This post gonna focus on theory only, no practicing here. We will go through the examples and practice analyzing big O notation in part 2.

I. What is Big O

Imagine we have multiple implementations of the same method/function, how can we determine which solution is the best? There must be a method to calculate, to measure those solutions and big O is the result for us to look at.

Actually, there are always trade-offs between approaches, the important thing is to have a precise vocabulary to discuss those approaches, and consider which one should be applied to the case.

II. Time Complexity

Of course, time matters. A few things we should focus on when discussing an implementation:

  • Time, which one is faster?
  • Less memory-intensive? (space complexity – we will discuss this later)
  • More readable

Time should be the first thing we focus in my opinion. Actually, I do see a lot of cases in real life where people accept the memory intensive, to have better optimization of time when building APIs.

And we can not just execute the implementations and compare the time we got on our machine!

III. Big O expressions

Some rules when calculating big O:

  • Constants don’t matter, for example
    • O(2n) => O(n)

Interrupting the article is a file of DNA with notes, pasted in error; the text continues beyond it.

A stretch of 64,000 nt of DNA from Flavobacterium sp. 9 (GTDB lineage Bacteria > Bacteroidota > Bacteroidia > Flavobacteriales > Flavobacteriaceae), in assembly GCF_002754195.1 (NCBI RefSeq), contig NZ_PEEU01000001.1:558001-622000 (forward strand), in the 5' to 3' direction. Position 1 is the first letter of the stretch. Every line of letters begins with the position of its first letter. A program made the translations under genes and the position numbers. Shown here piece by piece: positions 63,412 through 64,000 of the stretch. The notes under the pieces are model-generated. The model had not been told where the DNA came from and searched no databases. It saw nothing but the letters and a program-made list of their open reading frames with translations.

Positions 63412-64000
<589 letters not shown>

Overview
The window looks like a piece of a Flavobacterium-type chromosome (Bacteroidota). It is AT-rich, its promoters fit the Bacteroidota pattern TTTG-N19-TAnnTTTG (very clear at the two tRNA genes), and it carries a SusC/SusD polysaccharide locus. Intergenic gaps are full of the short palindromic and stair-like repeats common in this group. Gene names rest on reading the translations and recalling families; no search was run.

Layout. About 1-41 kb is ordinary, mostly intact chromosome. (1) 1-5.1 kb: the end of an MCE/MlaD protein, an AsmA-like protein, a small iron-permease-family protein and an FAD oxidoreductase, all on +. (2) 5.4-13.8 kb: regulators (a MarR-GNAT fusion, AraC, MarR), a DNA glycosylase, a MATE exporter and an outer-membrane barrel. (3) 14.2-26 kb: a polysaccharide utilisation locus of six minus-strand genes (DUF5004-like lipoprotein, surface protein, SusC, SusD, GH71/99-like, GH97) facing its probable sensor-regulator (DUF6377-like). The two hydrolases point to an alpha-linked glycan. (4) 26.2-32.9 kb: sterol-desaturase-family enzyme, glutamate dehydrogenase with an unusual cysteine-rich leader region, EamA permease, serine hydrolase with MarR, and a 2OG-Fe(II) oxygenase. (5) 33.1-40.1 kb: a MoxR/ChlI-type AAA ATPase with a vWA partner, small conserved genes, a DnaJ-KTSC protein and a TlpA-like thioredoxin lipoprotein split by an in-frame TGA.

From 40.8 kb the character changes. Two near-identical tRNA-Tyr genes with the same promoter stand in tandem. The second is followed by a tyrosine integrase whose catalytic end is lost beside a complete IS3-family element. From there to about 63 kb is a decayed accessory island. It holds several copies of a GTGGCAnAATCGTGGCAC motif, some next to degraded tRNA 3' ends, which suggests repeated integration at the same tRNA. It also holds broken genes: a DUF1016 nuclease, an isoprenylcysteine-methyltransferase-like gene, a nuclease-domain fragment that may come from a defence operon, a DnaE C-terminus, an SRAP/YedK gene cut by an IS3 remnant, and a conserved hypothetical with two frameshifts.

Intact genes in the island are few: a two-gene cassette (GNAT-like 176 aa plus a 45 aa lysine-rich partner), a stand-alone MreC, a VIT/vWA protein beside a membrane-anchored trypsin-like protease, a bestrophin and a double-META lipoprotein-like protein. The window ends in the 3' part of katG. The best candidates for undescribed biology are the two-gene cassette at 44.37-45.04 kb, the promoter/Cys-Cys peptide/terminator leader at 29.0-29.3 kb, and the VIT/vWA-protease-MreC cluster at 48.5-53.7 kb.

• O(50) => O(1)
    • O(3n^2) => O(n^2)
  • Smaller terms don’t matter
    • O(n^3+10n+100) => O(n^3)
    • O(n^2+5n) => O(n^2)
  • And to be clear:
    • Variable assignment is constant
    • Arithmetic operations are constant
    • Accessing elements in an array or object is constant
    • In a loop, the complexity is the length of the loop times the complexity of what happens in the loop
  • Big O Notation doesn’t care about precision, only about general trends (linear, quadratic, constant)

One more type of big O is logarithm complexity. Some searching, sorting (time) and recursion (space) algorithms have logarithmic time complexity

Comparing between some big O. O(1) is the best.

IV. Space Complexity

To be clear, the space we are talking about here is the Auxiliary space, which is the space required by the algorithm, not including the space taken up by the input.

And yes, we can also use big O notation to analyze space complexity and to consider how much memory we need to allocate in order to run the method.

Some basic rules:

  • Most primitives (booleans, numbers, null…) are constant space
  • Strings which has a length equal to n will require O(n) space
  • Same for Array, space required is O(n)

V. Conclusion

This is just the warm-up, in part 2, we will go through examples and practice analyzing the big O Notation

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